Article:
The ‘solution’ in this case is: take off glasses, put on the headphone, put glasses back on with the arms resting on the pads (so glasses slightly slanted downwards).
This way I can wear them for quite a bit longer. After some time my ears still start to hurt though.

The cable is thin. The 2.5mm TRS plugs go in recessed holes in both cups. There are red (Right cup) and white (Left cup) holes in the cups. The 2.5mm TRS jacks go partly into those holes.
The plugs are marked with small white and red isolator rings between the gold plated TRS contacts. The cable part going to these plugs is quite thin and feels silicone alike. In the cable to the right cup there is a 3 button remote with a microphone. This is connected via the 2nd ring in the 3.5mm TRRS plug. The remote and mic work on an Android phone (Honor 9), can’t test it on apple products. The cable from the split down is thicker and cloth covered and terminates in a 3.5mm straight TRRS jack that also fits in the small Apple device holes.
There is some microphonics (you can it mechanically when touching the cable) but not so much when music is playing.
The 1.35m is long enough for portable and desktop duty but not for the lazy listening chair.
A strange decision appears to be the cable exit from the cups. It would have been more logical to have the cable come out more from the front instead of from the current position as most people wear the cable on the front of the body.

It comes in a really nice box as well which one most likely won’t throw away.
In that box an again, really nice, hardcase which holds the folded headphone snugly in place and has a (removable) storage pouch which holds accessories like the cable and 6.3mm (1/4″) adapter. Nothing but praise here as well.

specifications:

Type: On ear, closed
Usage: Home, portable
Driver type: dynamic + ceramic
Pads: NON replaceable, leather with soft foam
Collapsible: yes, and folds to 45º
Headphone connector: 2.5mm TRS connector, color coded rings
Cable entry: dual sided, color coded
Cable: 1.35m woven cloth, terminated in 3.5mm TRRS jack plug with remote control
Driver size: 36mm + 10mm ceramic ‘tweeter’
Colour options: none
Inner Pad dimensions: depth = 14mm, diameter = 43mm
Max. power rating: 50mW
Max. voltage: 1.3Vrms (3.7Vpp)
Max. current: 40mA
Max. S.P.L.: 115dB
Impedance: 32Ω
Efficiency: 97dB/1mW (112dB/1V)
Weight: 293g. (excl. cable)
Clamping force: medium/high
Accessories: cable, hard case with removable pouch for storing the 6.3mm TRS adapter and cable.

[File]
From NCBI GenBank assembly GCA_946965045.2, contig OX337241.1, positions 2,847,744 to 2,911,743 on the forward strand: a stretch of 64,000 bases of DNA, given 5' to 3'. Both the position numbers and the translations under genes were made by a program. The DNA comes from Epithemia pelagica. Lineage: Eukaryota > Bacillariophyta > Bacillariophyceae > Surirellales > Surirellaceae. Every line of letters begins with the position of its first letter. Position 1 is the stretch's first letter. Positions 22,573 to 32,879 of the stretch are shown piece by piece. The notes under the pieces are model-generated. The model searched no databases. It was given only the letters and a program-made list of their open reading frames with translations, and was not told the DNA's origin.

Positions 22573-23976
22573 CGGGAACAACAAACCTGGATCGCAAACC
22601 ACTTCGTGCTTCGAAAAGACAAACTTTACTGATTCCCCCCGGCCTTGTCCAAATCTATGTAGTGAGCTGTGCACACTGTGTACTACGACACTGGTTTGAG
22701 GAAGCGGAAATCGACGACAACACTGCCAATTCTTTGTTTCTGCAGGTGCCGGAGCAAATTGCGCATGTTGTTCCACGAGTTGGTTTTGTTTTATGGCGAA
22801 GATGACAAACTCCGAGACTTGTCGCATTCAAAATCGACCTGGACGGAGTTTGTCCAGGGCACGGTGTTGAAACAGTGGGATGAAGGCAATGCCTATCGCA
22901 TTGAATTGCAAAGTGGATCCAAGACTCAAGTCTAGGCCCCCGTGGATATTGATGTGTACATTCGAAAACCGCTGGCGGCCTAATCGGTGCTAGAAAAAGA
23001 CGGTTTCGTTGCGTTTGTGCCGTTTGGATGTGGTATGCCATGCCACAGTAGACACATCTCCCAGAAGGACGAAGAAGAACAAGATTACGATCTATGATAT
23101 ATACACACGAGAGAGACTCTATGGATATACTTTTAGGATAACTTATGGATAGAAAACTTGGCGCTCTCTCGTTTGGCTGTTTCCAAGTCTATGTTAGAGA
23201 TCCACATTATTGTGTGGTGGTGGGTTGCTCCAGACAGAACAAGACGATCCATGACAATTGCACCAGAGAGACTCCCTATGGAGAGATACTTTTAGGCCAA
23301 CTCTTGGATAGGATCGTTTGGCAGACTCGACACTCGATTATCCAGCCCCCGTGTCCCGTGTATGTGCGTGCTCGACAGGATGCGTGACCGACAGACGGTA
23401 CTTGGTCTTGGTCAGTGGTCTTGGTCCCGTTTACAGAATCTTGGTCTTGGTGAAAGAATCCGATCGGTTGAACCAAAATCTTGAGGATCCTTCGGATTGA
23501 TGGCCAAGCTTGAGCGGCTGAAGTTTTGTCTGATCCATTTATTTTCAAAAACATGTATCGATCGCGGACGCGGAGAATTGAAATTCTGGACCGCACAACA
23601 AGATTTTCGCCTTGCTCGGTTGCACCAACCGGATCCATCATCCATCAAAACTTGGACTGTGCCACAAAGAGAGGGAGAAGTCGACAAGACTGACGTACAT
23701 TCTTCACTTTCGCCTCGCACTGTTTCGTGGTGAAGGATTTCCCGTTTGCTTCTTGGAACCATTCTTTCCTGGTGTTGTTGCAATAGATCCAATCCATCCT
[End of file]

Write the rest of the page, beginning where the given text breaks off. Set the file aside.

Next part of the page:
Subjective sound description:

The 1MTDOEH is a bassy headphone, with well recorded recorded music definitely over the top and bordering on being ‘bloated/fat’ but not ‘loose/boomy’. It sounds ímpressively ‘full/warm/bassy’ even directly from a phone.
On pop music and genres like Rock etc. and on the go the extra amount of bass is welcome and the quality is actually good.
It is easy to hear different bass notes which isn’t always the case with bass heavier cans.
Bassheads may not be satisfied with the bass levels though.
The bass sounds punchy and full bodied. The bass also does not ‘bleed’ into the mids because of the small ‘dip’ around 300Hz.
The mids sound surprisingly good albeit a bit warm, sounds dynamic and has a good and wide ‘headstage’.
The treble is ‘soft’ and not harsh nor sibilant. When one turns up the volume the treble starts to become ‘poorer’ in quality. On well made (hires) recordings it becomes evident that the ‘air’ is lacking a bit and cymbals etc. are reproduced to ‘soft’ and miss the ‘shimmer’ that better headphones produce so nicely. On some recordings there is some ‘sharpness/etchyness’ in the the upper treble.
In short, a Dynamic and bassy/warm/full sounding headphones with good mids and soft treble up top. It starts to sound less well when played louder. Well suited for lower listening levels.
Those looking for a less colored hi–fi sound should EQ it or use the filter described down below.

Measurements:

Below the frequency response of the 1MTDOEH (Left, Right)FR 1mtd oeChannel matching is good. Bass extension (with a perfect seal) is excellent and extends below 10Hz. The ‘hump’ around 100Hz is the reason for the overblown amount off bass.
+8dB is a LOT. The response from 200Hz to 5kHz is flat within 3dB. This is where the mids are and indeed the mids sound realistic.
There is a narrow dip at 7kHz which in any case is preferred over a peak there as in the 6-8kHz range the ‘sibilance’ resides. This headphone, not surprisingly, has no sibilance. On some music you can hear a slight ‘etchy’ sound in the upper treble. This is caused by the 12kHz peak.
The dip before this peak is actually caused by the driver and ceramic tweeter that appear to ‘null’ there. Below the response from the dynamic driver and the ceramic driver.
2 drivers
This as far as I can ‘separate’ the driver responses. The main driver is a full range driver but with a reduced upper treble.
When the tweeter comes ‘in’ there is nulling from 5kHz to 8kHz. This is caused by different driver distances. Both drivers are emitting sound but as the phase is not the same the signals combine and ‘null’ as around 6kHz they are in counterphase. Above 7kHz the output of the tweeter is louder and takes over.